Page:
UK-based ITM Power is working with leading wind energy developer Ørsted on a project to examine the feasibility of installing an electrolyser in the tower of an offshore wind turbine
The potential for installing an electrolyser in the tower of an offshore wind turbine, to produce green hydrogen using renewable power, was first highlighted by OWJ in 2018 in an interview with ITM Power chief executive Dr Graham Cooley.
The study is part of a project sponsored by the Department for Business, Energy & Industrial Strategy (BEIS), in late 2019, entitled ‘Hydrogen supply competition.’
ITM Power said the project proposed an electrolyser placed ‘at the wind turbine’ – in the tower or very near it, directly electrically connected to the DC link in the wind turbine, with appropriate power flow control and water supplied to it.
“This may represent a better design concept for bulk hydrogen production as opposed to, for instance, remotely located electrolysers at a terminal or platform, away from the wind turbine generator, due to reduced costs and energy losses,” said ITM Power.
“In this scenario, where an electrolyser is placed offshore at the wind turbine, in the tower or in close vicinity to the wind turbine, energy in the form of hydrogen will be transported to shore by an underwater or underground pipe network.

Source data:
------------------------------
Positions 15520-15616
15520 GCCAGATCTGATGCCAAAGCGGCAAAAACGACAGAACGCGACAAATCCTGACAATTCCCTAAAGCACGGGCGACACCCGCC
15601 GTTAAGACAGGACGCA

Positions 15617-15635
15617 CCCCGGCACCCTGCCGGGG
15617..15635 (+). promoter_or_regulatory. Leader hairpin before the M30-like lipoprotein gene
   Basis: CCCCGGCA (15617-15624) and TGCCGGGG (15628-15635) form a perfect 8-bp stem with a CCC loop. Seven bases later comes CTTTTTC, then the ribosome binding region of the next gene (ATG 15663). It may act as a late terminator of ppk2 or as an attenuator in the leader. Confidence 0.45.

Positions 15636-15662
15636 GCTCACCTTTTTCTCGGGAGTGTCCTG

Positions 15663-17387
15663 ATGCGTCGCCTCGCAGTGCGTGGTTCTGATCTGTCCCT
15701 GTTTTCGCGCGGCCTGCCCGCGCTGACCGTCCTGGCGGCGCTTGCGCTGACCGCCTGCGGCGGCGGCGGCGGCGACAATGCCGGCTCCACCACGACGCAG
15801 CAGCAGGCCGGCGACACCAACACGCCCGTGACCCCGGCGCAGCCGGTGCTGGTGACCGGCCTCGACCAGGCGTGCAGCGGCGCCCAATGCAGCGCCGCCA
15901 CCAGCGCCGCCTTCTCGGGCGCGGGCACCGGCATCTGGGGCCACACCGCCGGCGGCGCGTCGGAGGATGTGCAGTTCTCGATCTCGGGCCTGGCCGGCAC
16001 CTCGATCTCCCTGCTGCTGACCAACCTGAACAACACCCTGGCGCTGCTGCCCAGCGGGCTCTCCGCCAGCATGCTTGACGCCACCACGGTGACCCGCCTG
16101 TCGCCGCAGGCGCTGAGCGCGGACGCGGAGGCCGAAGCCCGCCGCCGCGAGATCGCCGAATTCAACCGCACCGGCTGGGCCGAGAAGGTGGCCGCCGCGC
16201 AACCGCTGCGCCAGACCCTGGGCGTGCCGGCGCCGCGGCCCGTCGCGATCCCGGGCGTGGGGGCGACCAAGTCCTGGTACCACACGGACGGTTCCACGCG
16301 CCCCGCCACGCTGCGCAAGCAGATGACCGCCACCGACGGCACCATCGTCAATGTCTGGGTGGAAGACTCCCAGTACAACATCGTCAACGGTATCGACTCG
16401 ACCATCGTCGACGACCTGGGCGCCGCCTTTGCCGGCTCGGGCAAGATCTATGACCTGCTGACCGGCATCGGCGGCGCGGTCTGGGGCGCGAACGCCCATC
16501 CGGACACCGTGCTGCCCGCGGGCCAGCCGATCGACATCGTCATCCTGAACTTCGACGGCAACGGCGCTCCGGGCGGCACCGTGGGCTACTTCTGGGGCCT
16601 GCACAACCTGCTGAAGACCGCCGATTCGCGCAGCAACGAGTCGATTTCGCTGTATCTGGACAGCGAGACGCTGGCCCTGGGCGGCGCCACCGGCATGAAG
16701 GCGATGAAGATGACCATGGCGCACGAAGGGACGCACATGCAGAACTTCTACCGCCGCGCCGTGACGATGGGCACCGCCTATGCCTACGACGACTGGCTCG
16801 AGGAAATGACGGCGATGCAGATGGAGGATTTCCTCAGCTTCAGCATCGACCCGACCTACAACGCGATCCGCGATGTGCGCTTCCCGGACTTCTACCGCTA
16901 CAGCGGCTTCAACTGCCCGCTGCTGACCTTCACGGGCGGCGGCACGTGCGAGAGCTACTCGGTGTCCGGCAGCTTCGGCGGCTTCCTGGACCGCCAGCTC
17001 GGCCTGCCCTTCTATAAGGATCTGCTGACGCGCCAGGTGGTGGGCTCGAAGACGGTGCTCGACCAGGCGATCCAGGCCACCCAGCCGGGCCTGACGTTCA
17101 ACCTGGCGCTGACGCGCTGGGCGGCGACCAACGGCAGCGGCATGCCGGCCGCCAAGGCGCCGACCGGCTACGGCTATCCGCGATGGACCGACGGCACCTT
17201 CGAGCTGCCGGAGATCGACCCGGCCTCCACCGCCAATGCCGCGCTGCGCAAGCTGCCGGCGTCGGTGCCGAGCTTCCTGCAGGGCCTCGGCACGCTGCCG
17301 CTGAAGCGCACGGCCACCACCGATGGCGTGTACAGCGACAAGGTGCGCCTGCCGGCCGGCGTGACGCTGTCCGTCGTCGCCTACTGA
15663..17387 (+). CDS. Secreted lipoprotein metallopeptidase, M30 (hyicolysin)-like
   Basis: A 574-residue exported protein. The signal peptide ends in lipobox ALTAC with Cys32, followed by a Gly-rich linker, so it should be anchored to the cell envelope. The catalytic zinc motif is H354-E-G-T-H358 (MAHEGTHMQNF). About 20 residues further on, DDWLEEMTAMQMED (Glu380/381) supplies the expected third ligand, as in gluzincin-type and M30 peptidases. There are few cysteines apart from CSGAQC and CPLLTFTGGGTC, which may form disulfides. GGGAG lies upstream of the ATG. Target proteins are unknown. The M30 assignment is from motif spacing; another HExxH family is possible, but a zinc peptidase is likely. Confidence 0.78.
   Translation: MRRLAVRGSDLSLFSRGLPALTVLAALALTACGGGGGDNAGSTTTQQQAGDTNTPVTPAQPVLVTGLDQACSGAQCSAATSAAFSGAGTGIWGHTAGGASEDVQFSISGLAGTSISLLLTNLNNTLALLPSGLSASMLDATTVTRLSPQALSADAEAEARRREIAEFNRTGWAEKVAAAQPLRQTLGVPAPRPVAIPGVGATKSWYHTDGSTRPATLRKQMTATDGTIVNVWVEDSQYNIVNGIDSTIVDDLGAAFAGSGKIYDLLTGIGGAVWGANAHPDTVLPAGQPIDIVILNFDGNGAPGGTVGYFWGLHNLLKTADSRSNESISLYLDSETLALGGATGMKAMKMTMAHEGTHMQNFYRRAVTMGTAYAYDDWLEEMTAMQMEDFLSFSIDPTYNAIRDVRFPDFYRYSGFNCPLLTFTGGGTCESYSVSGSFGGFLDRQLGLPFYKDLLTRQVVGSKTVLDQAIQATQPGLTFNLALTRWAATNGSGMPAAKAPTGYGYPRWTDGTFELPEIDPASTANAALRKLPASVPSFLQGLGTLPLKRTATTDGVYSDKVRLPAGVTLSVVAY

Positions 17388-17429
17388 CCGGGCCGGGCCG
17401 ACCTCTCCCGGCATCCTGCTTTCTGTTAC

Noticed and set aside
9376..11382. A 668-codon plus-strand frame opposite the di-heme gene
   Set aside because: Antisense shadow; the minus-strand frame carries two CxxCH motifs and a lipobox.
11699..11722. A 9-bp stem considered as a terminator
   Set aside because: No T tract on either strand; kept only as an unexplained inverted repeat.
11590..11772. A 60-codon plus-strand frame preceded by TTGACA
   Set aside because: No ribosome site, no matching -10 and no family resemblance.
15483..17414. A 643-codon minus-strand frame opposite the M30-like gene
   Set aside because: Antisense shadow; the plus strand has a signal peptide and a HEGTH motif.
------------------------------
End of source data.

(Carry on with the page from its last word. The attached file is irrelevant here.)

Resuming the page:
“This presents an opportunity to reduce overall costs, as hydrogen pipes cost less per km than power cables. The efficiency of such a system shows potential to define new standards by removing the need for AC rectification.”
ITM Power said the concept proposed is a marine environment-capable electrolyser linked to a ‘Type IV’ wind turbine generator and a ‘DC link’ that has the potential to power the electrolyser directly.
“This enables fewer power conversion steps and thereby reduces both energy losses and electrolyser footprint,” said the company. “Readily abundant cooling capacity is available via seawater. Energy in the form of hydrogen gas would be supplied to shore by pipe rather than via electricity.
“Overall, the concept explores opportunities to minimise the cost of hydrogen production through a combination of improved efficiency and reduced capex.
“Such a system has not been demonstrated in practice and several challenges will need to be overcome for this vision to be realised. However, the possible cost reductions presented by this concept makes it viable for consideration on future offshore hydrogen installations. Demonstrating the concept would require R&D effort, as well as economic evaluation.”
Areas for future development include: developing an electrolyser module specification suitable for offshore operation; pre-build, pre-testing of electrolysers and DC link module at onshore locations; prototype design, build, deployment, and testing onshore; and a design exercise for a multi MW-scale solution. Others include offshore deployment planning and demonstration; operations design including assessment of opex costs; techno-economic assessment and business case development.